Asia-Pacific

ASEAN urges peace in South China Sea

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The Association of Southeast Asian Nations (ASEAN) has called for de-escalation of tensions in the disputed South China Sea.

During the ASEAN summit, held for the first time in Myanmar on Monday, the association leaders expressed concern over maritime disputes in the South China Sea and demanded all involving sides, especially China and Vietnam, to peacefully resolve the dispute.

The summit comes after Vietnamese and Chinese vessels clashed near a deep-sea oil rig that was recently positioned by China in the South China Sea.

The rig is located near an area which is claimed by both countries.

Vietnam and the Philippines have urged ASEAN to reprimand China over the tensions. Beijing says the area near the rig is its “inherent territory.”

Recently, China slammed the United States for fueling tensions in Eastern Asia by encouraging countries to engage in dangerous behavior.

“We urge the United States to act in accordance with maintaining the broader picture of regional peace and security, and act and speak cautiously on the relevant issue, stop making irresponsible remarks and do more to maintain regional peace and stability,” Chinese Foreign Ministry spokeswoman Hua Chunying Chunying told a daily news briefing on May 9.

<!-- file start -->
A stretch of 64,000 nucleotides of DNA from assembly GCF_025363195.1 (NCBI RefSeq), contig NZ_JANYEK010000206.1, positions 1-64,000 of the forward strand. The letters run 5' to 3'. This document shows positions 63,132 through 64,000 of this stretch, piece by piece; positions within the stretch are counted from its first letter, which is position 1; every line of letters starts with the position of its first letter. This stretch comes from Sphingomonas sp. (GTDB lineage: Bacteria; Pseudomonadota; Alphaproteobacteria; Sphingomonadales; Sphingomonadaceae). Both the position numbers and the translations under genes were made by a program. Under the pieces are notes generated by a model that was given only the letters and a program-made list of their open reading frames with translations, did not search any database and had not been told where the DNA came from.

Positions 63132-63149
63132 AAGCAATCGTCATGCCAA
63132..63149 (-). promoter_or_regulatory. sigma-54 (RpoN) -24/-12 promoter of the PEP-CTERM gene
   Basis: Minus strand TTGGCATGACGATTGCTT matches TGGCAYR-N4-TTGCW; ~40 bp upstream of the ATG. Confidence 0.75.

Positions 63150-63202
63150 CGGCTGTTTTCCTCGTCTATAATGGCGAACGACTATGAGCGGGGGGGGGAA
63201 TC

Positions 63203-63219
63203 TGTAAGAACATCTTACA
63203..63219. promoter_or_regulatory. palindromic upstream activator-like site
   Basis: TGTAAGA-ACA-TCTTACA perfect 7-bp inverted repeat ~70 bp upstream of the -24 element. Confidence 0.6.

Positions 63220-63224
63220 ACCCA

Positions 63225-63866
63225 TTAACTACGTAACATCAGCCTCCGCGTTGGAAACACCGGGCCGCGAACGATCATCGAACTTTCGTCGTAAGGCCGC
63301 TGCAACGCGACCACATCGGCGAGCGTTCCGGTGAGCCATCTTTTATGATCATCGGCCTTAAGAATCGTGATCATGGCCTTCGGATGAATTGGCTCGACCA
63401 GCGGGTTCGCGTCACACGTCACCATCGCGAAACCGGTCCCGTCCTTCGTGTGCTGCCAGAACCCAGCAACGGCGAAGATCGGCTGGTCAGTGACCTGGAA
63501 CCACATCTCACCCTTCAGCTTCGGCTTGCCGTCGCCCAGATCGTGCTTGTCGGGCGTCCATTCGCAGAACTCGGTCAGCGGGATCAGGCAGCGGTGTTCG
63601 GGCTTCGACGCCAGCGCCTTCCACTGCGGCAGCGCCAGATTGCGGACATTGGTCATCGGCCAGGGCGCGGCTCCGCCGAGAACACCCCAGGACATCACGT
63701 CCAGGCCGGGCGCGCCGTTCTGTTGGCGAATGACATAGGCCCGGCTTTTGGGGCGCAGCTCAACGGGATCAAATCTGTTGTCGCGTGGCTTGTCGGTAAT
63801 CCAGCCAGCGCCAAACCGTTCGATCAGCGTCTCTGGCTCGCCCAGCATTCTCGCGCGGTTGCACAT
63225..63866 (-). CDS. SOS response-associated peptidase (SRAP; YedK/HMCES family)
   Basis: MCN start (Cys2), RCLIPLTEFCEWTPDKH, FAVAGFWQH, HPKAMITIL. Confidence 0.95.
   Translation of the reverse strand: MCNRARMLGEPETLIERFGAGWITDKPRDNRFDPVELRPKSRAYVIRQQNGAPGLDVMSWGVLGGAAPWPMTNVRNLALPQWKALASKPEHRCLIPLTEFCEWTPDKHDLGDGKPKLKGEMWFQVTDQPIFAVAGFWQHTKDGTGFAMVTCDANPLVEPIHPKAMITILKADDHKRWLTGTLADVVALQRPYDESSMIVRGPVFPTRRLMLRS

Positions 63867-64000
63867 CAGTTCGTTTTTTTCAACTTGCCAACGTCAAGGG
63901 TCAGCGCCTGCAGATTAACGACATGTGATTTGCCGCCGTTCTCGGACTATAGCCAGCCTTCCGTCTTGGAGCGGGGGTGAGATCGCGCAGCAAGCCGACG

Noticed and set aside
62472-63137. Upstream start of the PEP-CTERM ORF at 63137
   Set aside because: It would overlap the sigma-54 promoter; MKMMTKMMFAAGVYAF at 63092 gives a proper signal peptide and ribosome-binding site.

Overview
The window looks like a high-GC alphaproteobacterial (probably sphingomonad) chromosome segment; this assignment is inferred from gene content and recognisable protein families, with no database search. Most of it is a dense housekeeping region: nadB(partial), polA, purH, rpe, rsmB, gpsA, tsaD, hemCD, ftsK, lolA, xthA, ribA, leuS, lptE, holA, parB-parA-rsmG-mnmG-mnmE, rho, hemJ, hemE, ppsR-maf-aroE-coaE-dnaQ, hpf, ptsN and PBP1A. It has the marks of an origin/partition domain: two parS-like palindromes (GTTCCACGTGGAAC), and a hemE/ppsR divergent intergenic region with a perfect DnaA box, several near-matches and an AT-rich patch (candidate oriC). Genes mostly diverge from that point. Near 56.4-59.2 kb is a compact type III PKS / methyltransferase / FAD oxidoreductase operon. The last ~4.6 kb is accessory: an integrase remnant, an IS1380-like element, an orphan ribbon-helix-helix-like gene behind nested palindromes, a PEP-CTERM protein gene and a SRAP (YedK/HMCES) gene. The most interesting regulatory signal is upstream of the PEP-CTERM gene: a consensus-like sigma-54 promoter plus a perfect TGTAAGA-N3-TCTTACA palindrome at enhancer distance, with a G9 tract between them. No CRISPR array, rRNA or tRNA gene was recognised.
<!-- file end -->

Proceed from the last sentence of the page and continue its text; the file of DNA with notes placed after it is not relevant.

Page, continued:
The Chinese official was referring to statements by the US Department of State, which criticized Beijing over a clash between Chinese and Vietnamese vessels in the South China Sea.

Tensions are also brewing between China and the Philippines in another part of the sea, following the seizure of a Chinese fishing boat and its crew by Philippine police.

Observers believe the United States’ efforts to increase its presence in the region are aimed at containing China. Beijing has already demanded that Washington stay out of regional disputes.

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